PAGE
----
Muddled messaging over Leicester lockdown leaves locals baffled

Confusion over city boundaries and a lack of warning marked the return of coronavirus restrictions

Debbie Bass




Debbie Bass found out only 15 minutes before opening time that her Leicester cake supplies shop Sugar & Ice would have to remain shut.
Photograph: Sean Smith/The Guardian

By Tuesday morning, the fact that Leicester was facing a new lockdown was clear. The only question was: what, exactly, did that mean?

On a day of confusion in the Midlands city, the council tried to set out the boundaries that would be in place on the outskirts of town, but some residents complained of a lack of communication and a lack of clarity over which side of the all-important red line they lived.

Debbie Bass, who runs Sugar and Ice, a cake decoration and supply shop, said she had only 15 minutes’ notice that her business would have to close again.

As the shop falls outside Leicester city council’s boundaries, she thought she would be able to open at 10am on Tuesday and continue to restore a business that was just beginning to pick up again two weeks after reopening.


“We didn’t know until 9.45am this morning [on Tuesday]. It was an absolute nightmare trying to work out if we could open or not. I was constantly refreshing the government website, just to get some clarification. The mayor was on TV this morning saying he didn’t know what parts were included, so we thought, ‘Well, what chance have we got?’ We still haven’t had an official message or email. We just had to pick it up off the internet.”

Her plans to take the company’s eight employees off furlough have been put on hold after the change. “The thing that has really cheesed me off is the lack of notice, and the confusion about where the new rules will apply. They’ve known about a potential spike in Leicester for two weeks. So why not give us more notice?

“If they’d given us 48 hours’ warning, we could have time to adjust. We’ve worked really hard for the past two weeks to try and get our business back from nothing for three months. It was all starting to tick along again; we’ve ordered loads of new stock, a lot of which is perishable, like icing, butter cream, chocolate, cakes. After the last lockdown, we had to dispose of a lot of it. We’ll have to do that again if this lasts longer than a few weeks.”

Others were so angered by the return of lockdown that they considered taking matters into their own hands. Leicester City fan Colin Browning heard rumours of the new rules over the weekend and decided to use his experience organising coachloads of fans to away fixtures. “I asked the company I use if they would supply us a coach to take us to another city if needed,” he said.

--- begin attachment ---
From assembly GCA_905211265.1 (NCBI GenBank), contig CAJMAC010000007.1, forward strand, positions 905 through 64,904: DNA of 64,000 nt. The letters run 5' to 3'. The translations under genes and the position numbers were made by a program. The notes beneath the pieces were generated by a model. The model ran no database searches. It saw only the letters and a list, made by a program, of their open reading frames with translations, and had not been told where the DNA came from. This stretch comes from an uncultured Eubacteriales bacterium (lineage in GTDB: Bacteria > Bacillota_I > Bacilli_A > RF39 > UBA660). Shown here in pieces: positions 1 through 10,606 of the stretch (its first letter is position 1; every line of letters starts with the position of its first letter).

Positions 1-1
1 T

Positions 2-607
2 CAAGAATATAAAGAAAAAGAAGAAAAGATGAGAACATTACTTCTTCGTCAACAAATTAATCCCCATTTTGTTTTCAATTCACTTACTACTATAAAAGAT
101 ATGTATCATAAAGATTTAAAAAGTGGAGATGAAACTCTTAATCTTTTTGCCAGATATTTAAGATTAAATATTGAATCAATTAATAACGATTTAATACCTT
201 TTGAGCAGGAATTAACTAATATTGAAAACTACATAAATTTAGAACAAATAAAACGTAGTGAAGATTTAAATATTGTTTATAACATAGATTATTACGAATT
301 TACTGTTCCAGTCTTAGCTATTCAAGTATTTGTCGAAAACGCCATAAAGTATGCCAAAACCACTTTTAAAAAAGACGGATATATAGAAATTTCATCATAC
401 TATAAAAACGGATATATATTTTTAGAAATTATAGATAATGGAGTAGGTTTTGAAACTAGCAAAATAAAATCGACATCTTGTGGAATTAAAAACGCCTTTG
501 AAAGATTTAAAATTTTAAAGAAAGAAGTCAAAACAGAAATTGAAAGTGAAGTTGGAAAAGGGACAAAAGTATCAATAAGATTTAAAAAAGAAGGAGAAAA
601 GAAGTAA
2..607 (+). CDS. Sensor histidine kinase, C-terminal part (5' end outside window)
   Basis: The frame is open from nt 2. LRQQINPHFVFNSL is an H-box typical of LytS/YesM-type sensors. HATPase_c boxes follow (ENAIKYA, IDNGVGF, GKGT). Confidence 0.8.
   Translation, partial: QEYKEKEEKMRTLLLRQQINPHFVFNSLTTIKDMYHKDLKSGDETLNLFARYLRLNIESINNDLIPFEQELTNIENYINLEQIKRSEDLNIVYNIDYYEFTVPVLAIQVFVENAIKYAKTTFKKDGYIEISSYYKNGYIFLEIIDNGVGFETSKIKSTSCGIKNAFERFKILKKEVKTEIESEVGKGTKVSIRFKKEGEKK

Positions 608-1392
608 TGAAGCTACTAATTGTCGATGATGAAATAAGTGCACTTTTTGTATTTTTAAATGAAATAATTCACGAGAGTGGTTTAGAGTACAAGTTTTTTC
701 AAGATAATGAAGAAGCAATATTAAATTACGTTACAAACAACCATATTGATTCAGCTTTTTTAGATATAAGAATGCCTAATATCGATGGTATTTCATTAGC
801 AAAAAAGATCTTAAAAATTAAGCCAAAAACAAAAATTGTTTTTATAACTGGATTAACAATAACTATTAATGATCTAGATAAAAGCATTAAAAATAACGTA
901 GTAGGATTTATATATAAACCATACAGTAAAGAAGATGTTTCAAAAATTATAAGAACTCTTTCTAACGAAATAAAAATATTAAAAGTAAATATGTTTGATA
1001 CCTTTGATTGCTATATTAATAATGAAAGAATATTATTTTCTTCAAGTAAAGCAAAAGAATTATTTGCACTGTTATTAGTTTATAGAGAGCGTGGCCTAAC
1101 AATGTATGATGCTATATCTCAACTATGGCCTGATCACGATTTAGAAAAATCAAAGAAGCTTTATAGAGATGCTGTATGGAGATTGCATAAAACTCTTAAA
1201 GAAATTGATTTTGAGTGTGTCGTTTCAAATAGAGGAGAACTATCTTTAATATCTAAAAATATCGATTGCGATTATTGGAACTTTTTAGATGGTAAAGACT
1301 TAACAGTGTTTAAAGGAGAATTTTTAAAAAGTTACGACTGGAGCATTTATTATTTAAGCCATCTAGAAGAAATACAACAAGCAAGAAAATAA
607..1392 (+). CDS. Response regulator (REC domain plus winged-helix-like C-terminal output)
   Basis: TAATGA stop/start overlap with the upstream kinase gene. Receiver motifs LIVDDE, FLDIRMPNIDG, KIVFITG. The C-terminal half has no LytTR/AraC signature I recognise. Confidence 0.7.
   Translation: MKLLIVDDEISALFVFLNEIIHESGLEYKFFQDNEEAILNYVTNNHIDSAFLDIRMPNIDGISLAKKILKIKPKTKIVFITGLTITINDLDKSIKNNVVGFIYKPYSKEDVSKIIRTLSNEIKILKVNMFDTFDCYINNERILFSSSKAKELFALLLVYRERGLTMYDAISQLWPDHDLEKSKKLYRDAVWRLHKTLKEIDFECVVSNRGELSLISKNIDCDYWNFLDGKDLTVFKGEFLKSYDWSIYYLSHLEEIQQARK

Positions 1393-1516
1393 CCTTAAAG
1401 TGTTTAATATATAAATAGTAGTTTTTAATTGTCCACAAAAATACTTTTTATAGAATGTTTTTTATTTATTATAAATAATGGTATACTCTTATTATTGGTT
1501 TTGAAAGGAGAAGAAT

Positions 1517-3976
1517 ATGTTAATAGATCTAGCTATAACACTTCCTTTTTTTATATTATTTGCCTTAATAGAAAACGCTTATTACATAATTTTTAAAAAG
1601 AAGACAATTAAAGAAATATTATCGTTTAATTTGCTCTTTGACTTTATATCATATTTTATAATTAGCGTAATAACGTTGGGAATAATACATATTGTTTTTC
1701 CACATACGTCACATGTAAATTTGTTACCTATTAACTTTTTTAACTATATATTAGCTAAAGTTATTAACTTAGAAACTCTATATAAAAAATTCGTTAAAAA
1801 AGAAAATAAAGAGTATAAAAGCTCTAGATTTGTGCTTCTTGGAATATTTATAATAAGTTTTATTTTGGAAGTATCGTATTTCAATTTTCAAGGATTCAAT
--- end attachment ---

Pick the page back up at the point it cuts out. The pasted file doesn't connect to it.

Hours before Matt Hancock, the health secretary, announced the new measures on Monday, Browning posted a callout on Twitter urging men to book £15 tickets, which he later said would have included “free hand sanitiser, masks and gloves”, for a 48-seater and a 32-seater coach and join him on a trip to the pubs of Nottingham or another town on 4 July.

“They won’t stop us having a beer on the 4th like everyone else,” he tweeted. “Women need not apply.” He said the first bus almost sold out within two hours and that by 7pm on Saturday the second coach was also full.

But on Tuesday morning Browning claimed the trip was cancelled. “In hindsight, we may have gone a little over the top with two coaches, and we are now only taking a minibus. All are wearing the correct PPE and social distancing will remain at all times,” Browning said.

“The whole nation has a chance for a release of frustration at the weekend and for a minority to spoil this for the rest of the city who have stuck to the lockdown measures is a real kick in the teeth. I live in a suburban Leicestershire village. Why should my local pub have to stay closed because of an outbreak 14 miles away?”

Michelle Teale, 58, a reservations coordinator from Leicester, has stage four breast cancer and had been looking forward to being reunited with her mother, 86, who lives in Cleethorpes. “I last saw my mum on 2 March, when I said goodbye to her at Leicester train station. We’re really close, and lockdown couldn’t have come at a worse time,” she said.

She lives in a postcode that falls within the lockdown area of the city, and because her immune system is weak and her mum elderly, she said she could not risk disobeying the rules. “I need that hug from my mum but it would be classed as a non-essential journey. I need her arms around me, but I am not going to crumble. It’s hard, but we have to trust the government, the people at the top who have made this decision,” she said.

“I haven’t cried yet, but it has put a hard damper on things. I’m trying to stay positive and will follow the rules.”